Many critics tended to oppose the education reforms in the last two decades in Hong Kong for its neoliberalist and managerialist origins and aim to achieve performativity, accountability and global competitiveness (e.g., Chee, 2012; Choi, 2005; Ho & Tsang, 2008). However, Ko, Cheng and Lee (2016) argued that these reforms also contributed to school autonomy, teacher professionalism, transparent school governance, flexibility in curriculum and resources management and the development of a self-evaluation culture. This paper examines the paradoxical interactions of professionalism and neoliberalism on professionalising school leadership and governance from findings in the interviews with school leaders from the middle to school-sponsoring body level. Unlike the academic critics, different actors (senior teachers, principals, school managers) were less concerned about the anti-neoliberalist issues but stronger expectations on developing their professionalism in changing times like innovative pedagogy, learner diversity, organisational learning, and crisis management. Copyright © 2019 The Education University of Hong Kong.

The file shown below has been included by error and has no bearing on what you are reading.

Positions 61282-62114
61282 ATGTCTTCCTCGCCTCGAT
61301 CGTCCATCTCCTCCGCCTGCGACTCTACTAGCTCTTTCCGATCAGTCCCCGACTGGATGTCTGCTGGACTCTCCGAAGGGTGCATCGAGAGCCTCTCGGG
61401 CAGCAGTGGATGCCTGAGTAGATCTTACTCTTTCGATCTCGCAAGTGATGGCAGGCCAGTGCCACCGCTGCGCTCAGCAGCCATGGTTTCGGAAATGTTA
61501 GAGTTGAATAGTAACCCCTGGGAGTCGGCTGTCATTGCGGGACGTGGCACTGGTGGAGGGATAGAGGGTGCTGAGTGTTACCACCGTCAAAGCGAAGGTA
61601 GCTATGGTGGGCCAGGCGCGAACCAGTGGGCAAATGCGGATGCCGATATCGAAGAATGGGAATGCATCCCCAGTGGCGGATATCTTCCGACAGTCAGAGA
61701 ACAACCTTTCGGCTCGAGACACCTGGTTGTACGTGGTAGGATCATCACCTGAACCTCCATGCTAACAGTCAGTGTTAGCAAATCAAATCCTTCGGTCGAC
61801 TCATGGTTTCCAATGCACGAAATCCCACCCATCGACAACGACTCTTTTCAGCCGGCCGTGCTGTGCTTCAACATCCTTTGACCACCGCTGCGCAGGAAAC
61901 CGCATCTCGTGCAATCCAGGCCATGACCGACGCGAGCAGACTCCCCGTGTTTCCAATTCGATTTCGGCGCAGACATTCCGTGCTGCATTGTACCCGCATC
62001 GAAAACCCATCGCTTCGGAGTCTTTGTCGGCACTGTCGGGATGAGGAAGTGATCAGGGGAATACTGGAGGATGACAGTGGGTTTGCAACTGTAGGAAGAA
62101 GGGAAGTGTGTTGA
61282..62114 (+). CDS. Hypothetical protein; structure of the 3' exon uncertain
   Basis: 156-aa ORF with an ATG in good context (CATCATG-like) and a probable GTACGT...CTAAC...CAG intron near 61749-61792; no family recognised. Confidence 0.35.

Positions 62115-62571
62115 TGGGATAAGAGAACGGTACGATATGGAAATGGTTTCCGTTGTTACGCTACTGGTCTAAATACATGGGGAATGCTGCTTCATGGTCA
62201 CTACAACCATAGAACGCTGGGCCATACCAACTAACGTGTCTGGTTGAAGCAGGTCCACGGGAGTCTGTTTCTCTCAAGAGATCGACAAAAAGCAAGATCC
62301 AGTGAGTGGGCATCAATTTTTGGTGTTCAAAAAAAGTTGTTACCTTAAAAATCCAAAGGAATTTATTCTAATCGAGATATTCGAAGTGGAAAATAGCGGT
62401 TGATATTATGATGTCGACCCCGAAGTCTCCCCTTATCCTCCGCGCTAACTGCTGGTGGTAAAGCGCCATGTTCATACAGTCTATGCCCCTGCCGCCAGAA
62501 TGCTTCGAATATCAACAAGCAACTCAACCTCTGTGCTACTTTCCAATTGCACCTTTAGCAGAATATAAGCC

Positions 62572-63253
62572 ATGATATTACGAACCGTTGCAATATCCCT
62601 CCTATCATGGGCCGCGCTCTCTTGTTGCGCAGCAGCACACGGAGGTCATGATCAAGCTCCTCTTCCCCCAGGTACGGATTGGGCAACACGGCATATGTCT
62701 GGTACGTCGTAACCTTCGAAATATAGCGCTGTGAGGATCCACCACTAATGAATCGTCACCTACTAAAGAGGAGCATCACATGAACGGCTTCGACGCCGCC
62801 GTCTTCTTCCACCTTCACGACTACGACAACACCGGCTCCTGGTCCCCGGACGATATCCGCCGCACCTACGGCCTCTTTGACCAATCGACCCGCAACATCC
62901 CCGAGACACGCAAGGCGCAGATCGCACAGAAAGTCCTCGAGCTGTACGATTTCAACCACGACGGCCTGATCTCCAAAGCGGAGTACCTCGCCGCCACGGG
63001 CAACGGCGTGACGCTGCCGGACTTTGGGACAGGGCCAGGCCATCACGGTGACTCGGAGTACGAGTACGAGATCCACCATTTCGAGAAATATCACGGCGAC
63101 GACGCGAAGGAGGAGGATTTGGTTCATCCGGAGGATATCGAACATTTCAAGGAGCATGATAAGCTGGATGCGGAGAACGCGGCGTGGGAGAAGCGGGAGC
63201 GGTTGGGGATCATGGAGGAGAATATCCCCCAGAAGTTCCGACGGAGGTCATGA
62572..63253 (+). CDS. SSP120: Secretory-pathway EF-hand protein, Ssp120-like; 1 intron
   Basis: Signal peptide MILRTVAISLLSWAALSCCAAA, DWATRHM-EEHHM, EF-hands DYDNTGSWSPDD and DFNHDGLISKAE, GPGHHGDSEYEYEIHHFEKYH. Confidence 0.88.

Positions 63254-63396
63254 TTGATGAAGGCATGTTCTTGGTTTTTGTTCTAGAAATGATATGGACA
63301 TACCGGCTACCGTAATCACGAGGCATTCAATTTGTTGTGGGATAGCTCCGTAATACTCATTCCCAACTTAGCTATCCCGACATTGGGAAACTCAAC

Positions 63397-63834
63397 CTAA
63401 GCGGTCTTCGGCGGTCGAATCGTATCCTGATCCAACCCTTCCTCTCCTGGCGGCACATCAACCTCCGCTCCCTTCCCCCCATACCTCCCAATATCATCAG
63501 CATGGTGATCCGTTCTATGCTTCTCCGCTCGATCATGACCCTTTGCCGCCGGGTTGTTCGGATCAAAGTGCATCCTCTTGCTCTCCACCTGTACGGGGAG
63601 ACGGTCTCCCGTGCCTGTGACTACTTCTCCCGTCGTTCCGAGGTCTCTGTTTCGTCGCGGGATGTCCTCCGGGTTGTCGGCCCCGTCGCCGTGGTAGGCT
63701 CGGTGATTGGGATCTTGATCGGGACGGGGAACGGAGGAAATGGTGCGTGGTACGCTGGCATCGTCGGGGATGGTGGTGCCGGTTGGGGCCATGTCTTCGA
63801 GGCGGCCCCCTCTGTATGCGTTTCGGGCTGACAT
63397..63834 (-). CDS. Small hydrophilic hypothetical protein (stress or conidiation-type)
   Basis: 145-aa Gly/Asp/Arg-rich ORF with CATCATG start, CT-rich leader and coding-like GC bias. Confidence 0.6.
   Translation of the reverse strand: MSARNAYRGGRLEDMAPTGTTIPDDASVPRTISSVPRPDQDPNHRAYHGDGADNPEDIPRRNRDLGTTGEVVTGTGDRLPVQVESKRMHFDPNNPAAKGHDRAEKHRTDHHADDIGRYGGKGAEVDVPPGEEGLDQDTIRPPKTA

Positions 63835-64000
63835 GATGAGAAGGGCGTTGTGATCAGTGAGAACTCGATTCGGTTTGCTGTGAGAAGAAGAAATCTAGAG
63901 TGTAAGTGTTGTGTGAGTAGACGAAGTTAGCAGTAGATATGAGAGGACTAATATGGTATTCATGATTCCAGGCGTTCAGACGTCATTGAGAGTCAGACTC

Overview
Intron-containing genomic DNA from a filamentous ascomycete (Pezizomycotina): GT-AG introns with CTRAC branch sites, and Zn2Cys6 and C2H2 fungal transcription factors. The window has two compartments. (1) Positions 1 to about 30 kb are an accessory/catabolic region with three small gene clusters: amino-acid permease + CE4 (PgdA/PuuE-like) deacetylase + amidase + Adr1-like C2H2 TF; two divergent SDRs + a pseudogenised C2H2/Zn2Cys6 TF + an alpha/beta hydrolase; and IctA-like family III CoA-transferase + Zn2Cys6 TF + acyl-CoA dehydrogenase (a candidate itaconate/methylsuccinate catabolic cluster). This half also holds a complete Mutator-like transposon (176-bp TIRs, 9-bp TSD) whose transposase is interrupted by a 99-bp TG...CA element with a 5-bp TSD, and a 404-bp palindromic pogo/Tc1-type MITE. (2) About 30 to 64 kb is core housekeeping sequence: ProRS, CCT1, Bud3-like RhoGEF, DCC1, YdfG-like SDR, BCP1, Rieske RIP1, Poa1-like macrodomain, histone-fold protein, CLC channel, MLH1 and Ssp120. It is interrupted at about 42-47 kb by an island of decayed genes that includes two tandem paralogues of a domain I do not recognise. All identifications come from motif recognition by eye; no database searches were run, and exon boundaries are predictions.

|Publication status||Published - Mar 2019|